Food insecurity and common mental disorders among Ethiopian youth: structural equation modeling

Mulusew G. Jebena, David Lindstrom, Tefera Belachew, Craig Hadley, Carl Lachat, Roos Verstraeten, Nathalie De Cock, Patrick Kolsteren

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    Abstract

    Background

    Although the consequences of food insecurity on physical health and nutritional status of youth living have been reported, its effect on their mental health remains less investigated in developing countries. The aim of this study was to examine the pathways through which food insecurity is associated with poor mental health status among youth living in Ethiopia.

    Methods

    We used data from Jimma Longitudinal Family Survey of Youth (JLFSY) collected in 2009/ 10. A total of 1,521 youth were included in the analysis. We measured food insecurity using a 5-items scale and common mental disorders using the 20-item Self-Reporting Questionnaire (SRQ-20). Structural and generalized equation modeling using maximum likelihood estimation method was used to analyze the data.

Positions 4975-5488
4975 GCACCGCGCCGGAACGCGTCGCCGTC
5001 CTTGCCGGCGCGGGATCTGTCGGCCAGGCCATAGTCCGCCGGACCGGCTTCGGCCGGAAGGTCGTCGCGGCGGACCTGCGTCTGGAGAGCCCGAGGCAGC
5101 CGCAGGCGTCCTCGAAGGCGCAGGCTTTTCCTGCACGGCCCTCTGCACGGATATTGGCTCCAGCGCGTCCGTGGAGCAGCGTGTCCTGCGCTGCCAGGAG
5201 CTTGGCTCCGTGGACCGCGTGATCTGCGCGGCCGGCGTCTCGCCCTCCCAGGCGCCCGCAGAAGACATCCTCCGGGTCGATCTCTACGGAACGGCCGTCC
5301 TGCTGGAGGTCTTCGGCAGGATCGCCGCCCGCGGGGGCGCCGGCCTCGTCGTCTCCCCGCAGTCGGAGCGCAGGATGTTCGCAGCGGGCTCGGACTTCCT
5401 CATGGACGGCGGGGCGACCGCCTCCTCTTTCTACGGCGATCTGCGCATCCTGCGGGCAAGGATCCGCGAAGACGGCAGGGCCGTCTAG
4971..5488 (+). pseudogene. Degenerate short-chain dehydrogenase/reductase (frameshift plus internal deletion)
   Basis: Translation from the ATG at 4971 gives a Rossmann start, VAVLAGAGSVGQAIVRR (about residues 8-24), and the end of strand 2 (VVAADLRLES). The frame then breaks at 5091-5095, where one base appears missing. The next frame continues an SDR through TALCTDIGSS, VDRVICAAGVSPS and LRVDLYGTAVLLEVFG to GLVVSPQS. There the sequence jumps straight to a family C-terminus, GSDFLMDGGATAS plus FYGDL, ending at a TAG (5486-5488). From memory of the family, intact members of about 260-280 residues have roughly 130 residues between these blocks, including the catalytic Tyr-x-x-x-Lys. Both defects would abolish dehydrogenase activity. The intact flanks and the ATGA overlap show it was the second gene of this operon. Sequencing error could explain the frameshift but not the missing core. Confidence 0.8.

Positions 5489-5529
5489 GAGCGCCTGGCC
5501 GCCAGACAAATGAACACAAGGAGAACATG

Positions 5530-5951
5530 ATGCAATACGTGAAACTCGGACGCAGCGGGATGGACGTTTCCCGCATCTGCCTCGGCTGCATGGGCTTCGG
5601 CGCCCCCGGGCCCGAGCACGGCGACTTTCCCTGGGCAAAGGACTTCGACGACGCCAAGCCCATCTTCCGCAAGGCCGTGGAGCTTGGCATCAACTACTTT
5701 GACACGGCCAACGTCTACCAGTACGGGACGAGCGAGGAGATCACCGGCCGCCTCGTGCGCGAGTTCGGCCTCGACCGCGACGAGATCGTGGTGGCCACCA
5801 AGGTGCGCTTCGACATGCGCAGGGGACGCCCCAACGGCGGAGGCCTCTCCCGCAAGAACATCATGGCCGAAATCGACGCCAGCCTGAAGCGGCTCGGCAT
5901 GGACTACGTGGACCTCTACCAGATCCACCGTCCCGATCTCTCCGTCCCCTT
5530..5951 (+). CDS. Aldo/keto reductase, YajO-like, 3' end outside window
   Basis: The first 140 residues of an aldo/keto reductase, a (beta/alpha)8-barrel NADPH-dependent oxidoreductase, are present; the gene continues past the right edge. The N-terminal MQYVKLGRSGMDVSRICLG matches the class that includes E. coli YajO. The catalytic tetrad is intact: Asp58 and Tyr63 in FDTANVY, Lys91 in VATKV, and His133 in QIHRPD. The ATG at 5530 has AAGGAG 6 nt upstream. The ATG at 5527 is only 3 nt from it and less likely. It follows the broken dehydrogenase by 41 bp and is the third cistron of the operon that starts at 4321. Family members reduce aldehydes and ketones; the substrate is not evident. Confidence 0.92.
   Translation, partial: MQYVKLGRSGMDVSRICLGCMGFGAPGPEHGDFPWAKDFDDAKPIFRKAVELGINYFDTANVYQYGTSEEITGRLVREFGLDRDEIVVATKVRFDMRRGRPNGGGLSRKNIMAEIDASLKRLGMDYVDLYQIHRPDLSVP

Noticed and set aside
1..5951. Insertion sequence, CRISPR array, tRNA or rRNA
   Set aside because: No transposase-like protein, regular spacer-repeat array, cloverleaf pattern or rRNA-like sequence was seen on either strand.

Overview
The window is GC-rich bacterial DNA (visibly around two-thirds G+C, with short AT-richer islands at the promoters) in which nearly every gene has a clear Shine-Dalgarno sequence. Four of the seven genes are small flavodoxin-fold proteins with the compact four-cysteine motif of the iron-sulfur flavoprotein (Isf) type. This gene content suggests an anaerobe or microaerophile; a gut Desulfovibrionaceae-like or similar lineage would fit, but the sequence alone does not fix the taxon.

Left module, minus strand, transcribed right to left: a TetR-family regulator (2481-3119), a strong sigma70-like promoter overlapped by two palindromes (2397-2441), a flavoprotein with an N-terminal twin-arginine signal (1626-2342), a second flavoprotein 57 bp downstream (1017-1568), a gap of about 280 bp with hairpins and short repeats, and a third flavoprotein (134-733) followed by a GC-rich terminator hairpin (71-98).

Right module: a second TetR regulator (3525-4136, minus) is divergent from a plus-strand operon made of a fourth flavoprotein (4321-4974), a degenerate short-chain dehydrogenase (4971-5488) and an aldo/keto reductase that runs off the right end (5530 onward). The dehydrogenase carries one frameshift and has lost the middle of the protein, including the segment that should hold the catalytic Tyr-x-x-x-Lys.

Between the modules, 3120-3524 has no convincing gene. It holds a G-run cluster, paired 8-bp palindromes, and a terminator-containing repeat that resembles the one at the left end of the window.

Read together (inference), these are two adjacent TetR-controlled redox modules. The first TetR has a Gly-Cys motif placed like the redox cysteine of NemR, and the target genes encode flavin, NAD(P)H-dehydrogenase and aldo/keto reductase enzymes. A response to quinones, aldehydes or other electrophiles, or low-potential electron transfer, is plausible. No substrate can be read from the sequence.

Results

    The prevalence of common mental disorders was 30.8% (95% CI: 28.6, 33.2). Food insecurity was independently associated with common mental disorders (beta = 0.323, P

    Conclusions

    Food insecurity is directly associated with common mental disorders among youth in Ethiopia. Interventions that aim to improve mental health status of youth should consider strategies to improve access to sufficient, safe and nutritious food.

    Original languageEnglish
    Article number0165931
    JournalPLoS ONE
    Volume11
    Issue number11
    Number of pages20
    ISSN1932-6203
    DOIs
    Publication statusPublished - 2016

    Keywords

    • SELF-REPORTING QUESTIONNAIRE
    • FREQUENCY QUESTIONNAIRE
    • DEVELOPING-COUNTRIES
    • SOUTHWEST ETHIOPIA
    • WELFARE RECIPIENTS
    • FAMILY INCOME
    • JIMMA ZONE
    • HEALTH
    • INSUFFICIENCY
    • VALIDATION

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